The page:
By George Galloway and Russia Today
Khashoggi was allegedly killed inside the Saudi consulate in Turkey last week. If a Washington Post columnist had been ‘murdered and dismembered’ in Moscow, the UN Security Council would already be in session. If he had been carried out in boxes from an Iranian Embassy, the US and its allies would already be at war with Iran.
Not one British newspaper has reported the story on their front page despite the UK’s kissing-close relationship with the Saudi Crown Prince Mohammad bin Salman (MbS) and the fact that Khashoggi was, only a week ago, a visitor to London where he appeared on the state broadcaster BBC.
Saudi Arabia denies having murdered Khashoggi, a writer on the Washington Post and exiled critic of the absolutist monarchy, inside his country’s consulate in Istanbul. But Turkish sources close to President Erdogan say that is the preliminary finding of their police officers examining the alleged scene of the crime.
For certain, Khashoggi, a resident in Washington, has disappeared.
His fiancée waited for him outside the consulate into which he had gone to attend to paperwork in connection to his impending marriage in Turkey. He never came out. Turkish sources report a 15-man potential hit and disposal team which had flown in from Riyadh and left the country on the day of Khashoggi’s disappearance.
If Turkish suspicions are confirmed, sharp questions – sharper than any cleaver – arise for a large circle of international players.
The first is Turkey itself. If true, the Khashoggi murder in Istanbul is a blood-insult to Turkish strong-man president Erdogan. Khashoggi is/was close to the political line of the Muslim Brotherhood which Erdogan supported.
Turkey sides with Qatar in the comic-opera stand-off between the emirate and its bigger neighbor Saudi Arabia. The Qatari-funded international media network is in concert with Turkish media in a chorus of condemnation.
If Erdogan keeps schtum about this apparently unspeakable crime it will be a major blow to his prestige – inside and outside Turkey. If he responds severely, he will place himself on yet another collision course with Donald Trump and his administration – who are deeply in the pockets of MbS.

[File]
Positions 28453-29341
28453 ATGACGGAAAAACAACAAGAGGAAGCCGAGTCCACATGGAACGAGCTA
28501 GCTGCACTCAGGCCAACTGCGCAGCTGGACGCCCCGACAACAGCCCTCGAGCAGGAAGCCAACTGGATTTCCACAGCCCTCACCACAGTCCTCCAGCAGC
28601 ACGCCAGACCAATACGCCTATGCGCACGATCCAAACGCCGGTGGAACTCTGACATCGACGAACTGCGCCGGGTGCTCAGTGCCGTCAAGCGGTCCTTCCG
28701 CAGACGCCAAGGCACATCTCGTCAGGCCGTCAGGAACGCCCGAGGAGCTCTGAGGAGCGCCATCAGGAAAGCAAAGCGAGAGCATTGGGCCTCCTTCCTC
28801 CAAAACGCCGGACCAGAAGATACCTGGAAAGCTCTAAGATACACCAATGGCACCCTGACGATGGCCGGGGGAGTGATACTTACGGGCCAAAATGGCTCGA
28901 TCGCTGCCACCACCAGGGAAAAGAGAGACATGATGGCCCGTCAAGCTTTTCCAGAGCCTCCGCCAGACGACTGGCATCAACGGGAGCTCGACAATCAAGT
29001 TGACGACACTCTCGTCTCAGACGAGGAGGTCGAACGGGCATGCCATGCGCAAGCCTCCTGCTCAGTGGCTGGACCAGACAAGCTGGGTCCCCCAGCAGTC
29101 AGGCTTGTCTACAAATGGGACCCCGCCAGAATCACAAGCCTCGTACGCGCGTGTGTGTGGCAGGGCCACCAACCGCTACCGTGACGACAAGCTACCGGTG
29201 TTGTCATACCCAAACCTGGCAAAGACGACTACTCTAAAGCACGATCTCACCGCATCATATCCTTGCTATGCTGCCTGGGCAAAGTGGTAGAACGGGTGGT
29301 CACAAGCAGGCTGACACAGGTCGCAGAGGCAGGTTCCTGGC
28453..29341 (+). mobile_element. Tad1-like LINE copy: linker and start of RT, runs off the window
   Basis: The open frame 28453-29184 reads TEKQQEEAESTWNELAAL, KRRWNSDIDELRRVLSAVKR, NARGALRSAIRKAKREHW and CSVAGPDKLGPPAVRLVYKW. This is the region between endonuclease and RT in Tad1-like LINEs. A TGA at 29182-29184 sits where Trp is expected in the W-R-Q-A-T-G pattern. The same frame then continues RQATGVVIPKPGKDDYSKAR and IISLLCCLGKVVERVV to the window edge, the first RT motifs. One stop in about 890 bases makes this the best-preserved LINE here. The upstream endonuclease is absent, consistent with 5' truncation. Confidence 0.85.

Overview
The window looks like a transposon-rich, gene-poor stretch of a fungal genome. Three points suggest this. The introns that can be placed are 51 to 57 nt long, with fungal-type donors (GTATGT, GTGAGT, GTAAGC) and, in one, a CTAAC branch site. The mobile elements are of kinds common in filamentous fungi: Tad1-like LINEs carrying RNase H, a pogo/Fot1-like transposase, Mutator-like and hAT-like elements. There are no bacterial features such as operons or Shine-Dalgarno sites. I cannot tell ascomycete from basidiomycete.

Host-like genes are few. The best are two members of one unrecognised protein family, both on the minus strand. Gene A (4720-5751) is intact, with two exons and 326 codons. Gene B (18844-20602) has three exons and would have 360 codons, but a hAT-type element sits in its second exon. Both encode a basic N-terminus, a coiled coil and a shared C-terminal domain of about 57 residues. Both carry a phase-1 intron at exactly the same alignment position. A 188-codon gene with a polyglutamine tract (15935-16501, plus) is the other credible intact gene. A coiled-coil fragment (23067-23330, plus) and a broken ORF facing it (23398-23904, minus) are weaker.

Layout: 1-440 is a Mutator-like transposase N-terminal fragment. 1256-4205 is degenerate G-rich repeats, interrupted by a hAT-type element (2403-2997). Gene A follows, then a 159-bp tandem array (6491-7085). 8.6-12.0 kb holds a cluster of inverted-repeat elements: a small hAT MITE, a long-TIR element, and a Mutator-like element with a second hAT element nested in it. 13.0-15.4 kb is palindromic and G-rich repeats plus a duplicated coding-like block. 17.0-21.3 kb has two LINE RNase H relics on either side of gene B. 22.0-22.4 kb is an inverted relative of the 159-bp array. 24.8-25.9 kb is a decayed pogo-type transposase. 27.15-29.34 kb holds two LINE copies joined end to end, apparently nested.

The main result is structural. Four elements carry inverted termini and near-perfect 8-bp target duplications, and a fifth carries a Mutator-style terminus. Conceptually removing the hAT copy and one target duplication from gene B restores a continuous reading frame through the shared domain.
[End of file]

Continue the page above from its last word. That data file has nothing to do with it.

Precisely because of the Trump family financial exposure to the Saudi regime, the US opposition will ramp up demands for Trump to take serious action against the Crown Prince (even though the Clinton family are equally in hock to Saudi beneficence).
After all, Khashoggi was living in political exile in the United States and working for the country’s flagship newspaper, the Washington Post. Were Trump to do so, the extent of his true links – and those of his son-in-law – to MbS might become exposed.
Britain has been engaged in a kind of Dutch-auction with the US over the “modernizing” Prince, desperately touting for Saudi privatizations to be listed on the stock exchange in London rather than New York, selling weapons worth billions to massacre school children in Yemen and seconding British military personnel to help them do so. Resisting all opposition efforts, from shadow Foreign Secretary Emily Thornberry and even Corbyn himself, for an arms embargo.
The very newspapers which downplayed the crime today were only yesterday accepting lavish advertising of the “rock-star prince” during his recent visit to London, including the liberal ‘Guardian’. The entire British establishment may now find they have invested heavily in a man who turns out to be a gruesome Mafia-style killer though even Gambino’s stomach might have turned at this one.